After the concession

After the concession

A black bird sits on a telephone line,

suspended between wooden poles

aged by water.

This is no day for tears,

no moment for regrets,

no time for tearing-out hair.

There are other black birds

and a seagull catching light

over the Northside.

There is a hill to descend

a twisting road

past cars

and fading disintegrating leaves.

There’s even sun in my eyes.

It’s easier to say nothing,

to notice the knot,

to register the wish

to lock the toilet door

and simply sit.

Oh yes, there’s reason to be thoughtful,

there’s always reason to reflect,

looking at clouds heavy with mist.

There’s always a will to inaction,

a will to ossify.

Black bird statues

behind a crooked spire,

the one with the lightening rod on top.

The off-licence shut,

the graffiti craves attention,

I see Aer Lingus was looking for my vote

‘smart makes the right choice

for Stateside flights this winter’.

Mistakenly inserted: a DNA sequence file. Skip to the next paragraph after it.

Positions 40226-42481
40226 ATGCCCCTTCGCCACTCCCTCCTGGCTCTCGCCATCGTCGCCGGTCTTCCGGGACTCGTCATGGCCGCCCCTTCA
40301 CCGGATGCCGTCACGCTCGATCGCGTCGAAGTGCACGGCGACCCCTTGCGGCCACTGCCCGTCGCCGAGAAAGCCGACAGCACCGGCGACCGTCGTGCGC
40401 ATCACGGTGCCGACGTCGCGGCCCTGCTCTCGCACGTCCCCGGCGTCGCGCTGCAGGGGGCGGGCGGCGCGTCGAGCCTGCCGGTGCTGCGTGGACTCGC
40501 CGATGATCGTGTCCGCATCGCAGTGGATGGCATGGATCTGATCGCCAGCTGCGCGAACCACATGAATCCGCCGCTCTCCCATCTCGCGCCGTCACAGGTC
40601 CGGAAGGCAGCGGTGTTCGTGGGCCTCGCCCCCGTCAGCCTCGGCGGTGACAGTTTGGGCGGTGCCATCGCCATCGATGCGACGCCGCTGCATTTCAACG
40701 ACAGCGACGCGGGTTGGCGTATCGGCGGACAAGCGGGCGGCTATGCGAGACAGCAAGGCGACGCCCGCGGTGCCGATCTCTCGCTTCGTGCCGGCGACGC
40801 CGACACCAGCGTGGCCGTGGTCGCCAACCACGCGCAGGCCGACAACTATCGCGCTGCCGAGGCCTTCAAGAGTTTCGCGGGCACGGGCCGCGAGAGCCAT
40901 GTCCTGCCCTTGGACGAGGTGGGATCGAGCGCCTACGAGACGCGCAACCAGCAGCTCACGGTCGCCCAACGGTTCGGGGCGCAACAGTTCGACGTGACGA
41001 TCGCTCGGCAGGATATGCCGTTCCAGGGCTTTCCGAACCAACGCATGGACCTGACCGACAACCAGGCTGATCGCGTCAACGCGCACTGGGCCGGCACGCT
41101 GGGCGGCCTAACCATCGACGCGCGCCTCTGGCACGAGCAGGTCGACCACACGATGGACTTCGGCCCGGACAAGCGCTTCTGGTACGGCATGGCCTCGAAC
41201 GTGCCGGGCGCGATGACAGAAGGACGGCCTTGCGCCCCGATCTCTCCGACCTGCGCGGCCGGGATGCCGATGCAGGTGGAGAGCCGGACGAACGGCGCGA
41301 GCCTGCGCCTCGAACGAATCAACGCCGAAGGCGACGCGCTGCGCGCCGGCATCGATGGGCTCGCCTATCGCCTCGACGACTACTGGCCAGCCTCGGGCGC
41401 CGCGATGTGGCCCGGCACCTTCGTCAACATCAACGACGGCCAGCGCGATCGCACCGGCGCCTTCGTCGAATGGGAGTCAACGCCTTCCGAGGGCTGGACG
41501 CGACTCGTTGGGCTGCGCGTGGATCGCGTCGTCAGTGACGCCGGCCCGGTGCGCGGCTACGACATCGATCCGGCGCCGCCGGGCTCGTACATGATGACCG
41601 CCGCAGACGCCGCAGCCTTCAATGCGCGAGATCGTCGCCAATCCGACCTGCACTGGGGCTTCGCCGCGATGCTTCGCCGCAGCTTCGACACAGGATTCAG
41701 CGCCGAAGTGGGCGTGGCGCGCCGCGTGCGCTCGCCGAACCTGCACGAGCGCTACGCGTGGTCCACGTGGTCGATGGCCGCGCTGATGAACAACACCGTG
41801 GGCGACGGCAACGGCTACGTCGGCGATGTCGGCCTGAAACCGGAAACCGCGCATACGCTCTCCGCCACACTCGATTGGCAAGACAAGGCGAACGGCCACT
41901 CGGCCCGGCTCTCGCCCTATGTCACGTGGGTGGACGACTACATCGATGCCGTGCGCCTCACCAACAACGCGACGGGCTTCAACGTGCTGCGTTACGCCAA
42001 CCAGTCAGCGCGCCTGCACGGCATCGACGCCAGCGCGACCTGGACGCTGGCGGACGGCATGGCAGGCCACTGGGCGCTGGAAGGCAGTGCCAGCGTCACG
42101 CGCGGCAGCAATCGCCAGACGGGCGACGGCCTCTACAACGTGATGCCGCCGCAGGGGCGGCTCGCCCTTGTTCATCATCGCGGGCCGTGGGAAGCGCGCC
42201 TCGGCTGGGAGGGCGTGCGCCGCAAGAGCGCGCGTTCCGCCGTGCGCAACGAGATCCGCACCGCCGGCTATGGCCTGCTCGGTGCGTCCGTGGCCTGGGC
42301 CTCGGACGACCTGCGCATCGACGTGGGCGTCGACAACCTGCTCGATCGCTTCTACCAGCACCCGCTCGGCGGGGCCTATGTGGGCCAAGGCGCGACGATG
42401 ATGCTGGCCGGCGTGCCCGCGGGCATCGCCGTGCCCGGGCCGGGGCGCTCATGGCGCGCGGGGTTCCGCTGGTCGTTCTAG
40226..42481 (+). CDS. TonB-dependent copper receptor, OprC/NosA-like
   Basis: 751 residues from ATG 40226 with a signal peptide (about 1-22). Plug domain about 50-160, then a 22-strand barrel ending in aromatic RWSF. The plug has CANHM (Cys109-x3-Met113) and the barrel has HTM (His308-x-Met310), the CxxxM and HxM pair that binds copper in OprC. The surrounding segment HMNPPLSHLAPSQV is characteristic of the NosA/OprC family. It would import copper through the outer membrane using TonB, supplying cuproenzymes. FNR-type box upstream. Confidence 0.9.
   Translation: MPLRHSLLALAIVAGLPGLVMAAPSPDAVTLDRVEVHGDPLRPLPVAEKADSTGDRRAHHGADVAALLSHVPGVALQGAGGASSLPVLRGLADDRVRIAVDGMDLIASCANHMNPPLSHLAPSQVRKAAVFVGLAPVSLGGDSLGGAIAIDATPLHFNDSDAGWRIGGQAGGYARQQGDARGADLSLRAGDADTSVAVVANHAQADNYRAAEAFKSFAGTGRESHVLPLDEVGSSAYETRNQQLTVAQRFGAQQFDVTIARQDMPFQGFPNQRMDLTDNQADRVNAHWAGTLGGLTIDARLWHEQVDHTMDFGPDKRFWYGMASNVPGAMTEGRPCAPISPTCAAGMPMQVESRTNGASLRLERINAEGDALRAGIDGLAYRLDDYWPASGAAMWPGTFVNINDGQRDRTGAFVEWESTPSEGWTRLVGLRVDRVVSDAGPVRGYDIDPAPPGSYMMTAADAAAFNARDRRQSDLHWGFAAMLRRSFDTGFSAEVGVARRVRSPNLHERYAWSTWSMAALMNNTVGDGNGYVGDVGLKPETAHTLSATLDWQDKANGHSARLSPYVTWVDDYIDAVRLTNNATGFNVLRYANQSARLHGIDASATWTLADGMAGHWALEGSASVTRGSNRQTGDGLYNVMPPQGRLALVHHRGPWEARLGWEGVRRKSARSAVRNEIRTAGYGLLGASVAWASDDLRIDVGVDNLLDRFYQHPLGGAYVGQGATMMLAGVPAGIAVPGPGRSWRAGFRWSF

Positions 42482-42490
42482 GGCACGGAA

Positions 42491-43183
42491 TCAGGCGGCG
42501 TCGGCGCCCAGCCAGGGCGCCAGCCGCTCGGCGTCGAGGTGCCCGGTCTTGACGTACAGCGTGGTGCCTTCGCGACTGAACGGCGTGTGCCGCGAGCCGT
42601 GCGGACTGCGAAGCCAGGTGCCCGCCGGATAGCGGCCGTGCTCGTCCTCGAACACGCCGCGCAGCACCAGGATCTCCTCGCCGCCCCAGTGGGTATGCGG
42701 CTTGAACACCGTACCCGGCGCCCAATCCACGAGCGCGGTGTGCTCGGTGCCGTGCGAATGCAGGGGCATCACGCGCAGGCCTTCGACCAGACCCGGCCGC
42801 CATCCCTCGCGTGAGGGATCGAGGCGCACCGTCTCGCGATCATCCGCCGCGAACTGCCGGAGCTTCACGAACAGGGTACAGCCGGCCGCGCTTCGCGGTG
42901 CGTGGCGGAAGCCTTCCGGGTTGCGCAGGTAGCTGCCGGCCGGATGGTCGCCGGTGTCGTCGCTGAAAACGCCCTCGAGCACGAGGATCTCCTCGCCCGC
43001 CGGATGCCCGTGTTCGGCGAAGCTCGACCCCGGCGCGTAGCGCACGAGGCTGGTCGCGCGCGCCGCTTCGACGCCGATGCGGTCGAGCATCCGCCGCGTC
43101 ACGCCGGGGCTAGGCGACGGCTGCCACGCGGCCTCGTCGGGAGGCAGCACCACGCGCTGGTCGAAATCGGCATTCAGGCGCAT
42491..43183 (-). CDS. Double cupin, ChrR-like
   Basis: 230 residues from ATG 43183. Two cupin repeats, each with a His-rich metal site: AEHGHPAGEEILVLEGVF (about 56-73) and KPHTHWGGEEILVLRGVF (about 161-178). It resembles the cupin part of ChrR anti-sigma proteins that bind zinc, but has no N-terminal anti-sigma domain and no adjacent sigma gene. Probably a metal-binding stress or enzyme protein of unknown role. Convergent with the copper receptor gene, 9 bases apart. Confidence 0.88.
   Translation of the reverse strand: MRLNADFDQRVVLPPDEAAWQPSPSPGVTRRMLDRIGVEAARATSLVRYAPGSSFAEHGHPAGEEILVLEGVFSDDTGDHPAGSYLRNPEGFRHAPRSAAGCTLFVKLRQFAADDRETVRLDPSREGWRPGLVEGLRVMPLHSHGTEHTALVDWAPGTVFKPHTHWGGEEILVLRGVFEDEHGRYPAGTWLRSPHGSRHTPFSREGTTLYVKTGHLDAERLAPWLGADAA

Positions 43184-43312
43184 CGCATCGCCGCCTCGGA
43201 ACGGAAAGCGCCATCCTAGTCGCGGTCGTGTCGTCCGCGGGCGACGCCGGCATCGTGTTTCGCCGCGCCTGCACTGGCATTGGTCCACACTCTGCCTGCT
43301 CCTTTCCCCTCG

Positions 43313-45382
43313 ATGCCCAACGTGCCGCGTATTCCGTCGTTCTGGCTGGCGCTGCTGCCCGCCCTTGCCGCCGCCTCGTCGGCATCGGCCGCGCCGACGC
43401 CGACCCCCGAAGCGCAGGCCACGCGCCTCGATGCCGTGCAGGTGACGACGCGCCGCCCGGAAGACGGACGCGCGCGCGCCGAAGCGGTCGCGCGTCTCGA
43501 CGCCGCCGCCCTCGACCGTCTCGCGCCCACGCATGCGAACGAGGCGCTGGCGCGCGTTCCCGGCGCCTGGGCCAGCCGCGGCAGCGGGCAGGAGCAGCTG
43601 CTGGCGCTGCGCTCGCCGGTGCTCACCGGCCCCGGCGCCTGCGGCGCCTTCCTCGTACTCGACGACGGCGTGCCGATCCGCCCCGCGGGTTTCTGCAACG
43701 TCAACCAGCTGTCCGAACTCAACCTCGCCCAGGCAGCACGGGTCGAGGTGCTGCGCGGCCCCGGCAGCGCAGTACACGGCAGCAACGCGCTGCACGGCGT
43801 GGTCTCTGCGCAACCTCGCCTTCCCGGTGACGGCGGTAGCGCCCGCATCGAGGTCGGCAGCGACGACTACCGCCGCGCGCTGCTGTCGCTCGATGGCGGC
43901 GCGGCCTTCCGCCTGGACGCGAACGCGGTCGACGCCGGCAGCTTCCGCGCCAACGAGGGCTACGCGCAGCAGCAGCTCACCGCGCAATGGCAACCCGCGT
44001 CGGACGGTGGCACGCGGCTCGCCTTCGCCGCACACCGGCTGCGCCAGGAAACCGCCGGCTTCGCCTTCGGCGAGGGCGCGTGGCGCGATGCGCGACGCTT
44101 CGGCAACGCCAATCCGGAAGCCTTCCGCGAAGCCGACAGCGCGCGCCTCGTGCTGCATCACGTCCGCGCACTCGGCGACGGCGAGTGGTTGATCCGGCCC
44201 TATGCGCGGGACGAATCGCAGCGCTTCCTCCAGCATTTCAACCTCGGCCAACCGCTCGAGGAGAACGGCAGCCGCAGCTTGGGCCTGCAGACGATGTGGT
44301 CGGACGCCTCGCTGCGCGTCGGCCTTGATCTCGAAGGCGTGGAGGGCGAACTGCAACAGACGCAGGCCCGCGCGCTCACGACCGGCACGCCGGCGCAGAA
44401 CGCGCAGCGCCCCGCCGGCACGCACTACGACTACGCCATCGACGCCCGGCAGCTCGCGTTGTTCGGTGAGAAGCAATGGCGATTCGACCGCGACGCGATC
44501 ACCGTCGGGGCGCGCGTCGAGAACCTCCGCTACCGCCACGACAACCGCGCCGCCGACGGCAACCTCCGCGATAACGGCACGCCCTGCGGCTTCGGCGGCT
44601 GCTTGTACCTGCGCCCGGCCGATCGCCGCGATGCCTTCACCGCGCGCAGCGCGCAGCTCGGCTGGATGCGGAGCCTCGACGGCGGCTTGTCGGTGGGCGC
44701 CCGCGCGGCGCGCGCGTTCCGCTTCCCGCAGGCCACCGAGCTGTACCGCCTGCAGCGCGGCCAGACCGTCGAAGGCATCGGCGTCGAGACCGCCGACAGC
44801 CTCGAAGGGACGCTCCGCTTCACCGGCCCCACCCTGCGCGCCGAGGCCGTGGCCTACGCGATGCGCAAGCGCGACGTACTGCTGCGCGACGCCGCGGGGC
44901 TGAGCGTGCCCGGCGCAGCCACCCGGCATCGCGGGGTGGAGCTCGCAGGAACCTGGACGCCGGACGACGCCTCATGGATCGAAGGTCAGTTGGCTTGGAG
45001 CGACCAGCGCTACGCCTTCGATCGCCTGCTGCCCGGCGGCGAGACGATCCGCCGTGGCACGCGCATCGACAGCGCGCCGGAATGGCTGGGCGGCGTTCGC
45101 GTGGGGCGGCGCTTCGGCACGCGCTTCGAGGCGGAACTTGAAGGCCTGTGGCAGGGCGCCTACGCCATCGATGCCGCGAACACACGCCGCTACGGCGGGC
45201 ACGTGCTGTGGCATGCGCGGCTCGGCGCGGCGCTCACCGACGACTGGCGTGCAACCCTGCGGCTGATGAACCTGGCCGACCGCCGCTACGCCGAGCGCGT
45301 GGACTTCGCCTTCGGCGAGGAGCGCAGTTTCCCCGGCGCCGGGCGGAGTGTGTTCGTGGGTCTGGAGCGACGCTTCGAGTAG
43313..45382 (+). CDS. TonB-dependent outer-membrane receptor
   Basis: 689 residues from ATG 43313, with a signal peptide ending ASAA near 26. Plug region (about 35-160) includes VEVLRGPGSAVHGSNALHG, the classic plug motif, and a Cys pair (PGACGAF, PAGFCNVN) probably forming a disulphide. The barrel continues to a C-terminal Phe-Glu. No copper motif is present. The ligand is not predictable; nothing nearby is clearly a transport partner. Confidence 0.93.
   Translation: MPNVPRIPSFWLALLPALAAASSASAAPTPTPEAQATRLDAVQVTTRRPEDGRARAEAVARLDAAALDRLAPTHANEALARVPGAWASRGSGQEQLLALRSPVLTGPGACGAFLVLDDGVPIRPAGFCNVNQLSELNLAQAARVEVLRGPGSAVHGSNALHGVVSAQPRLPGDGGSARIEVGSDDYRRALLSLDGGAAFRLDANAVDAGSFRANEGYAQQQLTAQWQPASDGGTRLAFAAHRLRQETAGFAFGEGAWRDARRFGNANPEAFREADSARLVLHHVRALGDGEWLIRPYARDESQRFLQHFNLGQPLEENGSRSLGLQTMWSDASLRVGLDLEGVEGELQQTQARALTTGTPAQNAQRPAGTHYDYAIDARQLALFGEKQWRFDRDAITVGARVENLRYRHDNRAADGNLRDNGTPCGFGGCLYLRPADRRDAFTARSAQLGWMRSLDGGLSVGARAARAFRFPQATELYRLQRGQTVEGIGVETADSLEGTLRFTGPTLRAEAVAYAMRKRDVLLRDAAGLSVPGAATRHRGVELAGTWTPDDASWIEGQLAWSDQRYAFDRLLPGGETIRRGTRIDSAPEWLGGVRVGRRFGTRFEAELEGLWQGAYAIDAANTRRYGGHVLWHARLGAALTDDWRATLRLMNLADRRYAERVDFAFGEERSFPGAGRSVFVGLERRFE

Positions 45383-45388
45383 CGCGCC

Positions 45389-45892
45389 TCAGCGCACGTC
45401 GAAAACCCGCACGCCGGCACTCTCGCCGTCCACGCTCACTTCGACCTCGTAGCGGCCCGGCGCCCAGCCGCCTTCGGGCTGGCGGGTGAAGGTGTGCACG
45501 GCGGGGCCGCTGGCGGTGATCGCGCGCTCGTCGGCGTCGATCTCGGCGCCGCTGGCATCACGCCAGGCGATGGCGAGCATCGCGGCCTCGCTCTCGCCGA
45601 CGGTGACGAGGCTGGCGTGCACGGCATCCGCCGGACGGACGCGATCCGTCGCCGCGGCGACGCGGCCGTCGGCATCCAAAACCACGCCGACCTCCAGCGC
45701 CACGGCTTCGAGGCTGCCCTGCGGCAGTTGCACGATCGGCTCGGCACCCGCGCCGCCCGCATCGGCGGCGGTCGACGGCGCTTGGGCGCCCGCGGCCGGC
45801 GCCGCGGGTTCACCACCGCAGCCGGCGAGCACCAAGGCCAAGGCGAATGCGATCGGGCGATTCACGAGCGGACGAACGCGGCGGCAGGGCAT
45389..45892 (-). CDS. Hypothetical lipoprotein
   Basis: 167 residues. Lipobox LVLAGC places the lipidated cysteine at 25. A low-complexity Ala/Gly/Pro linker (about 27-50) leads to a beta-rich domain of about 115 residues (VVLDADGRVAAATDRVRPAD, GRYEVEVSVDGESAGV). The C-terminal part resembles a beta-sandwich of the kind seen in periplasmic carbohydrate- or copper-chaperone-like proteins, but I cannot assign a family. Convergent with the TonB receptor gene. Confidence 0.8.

The wounded leopard must go back for more food,

the thirsting camel must trek on,

the beehive must protect and cherish

and guard their queen,

even when forced to swarm.

This is no day for tears,

it’s a day my mother did her best to prepare me for,

and my father knew would come.

Remember Job is more than one man,

and black birds are ever present

whenever there’s a breath to be drawn.

___________________

 

A man I looked at twice

A man I looked at twice

I saw a man that reminded me of another,
grey bristles conjured up a face
I’d forgotten.

The forgotten put me in mind of the father
I’d lost, and that deathbed
brought back to life

the mother of my best friend
as she lay wasting
and the nurse checked the cathedra

made in a country where I’d visited
the Pied Piper’s adopted home
and fell asleep

in a single bed over which a portrait
of Saint Aloysius hung, next to the holy water font
replenished by an unknown agency.

 

___________________

Note:

I self-published the first version of this poem on my blog in January 2006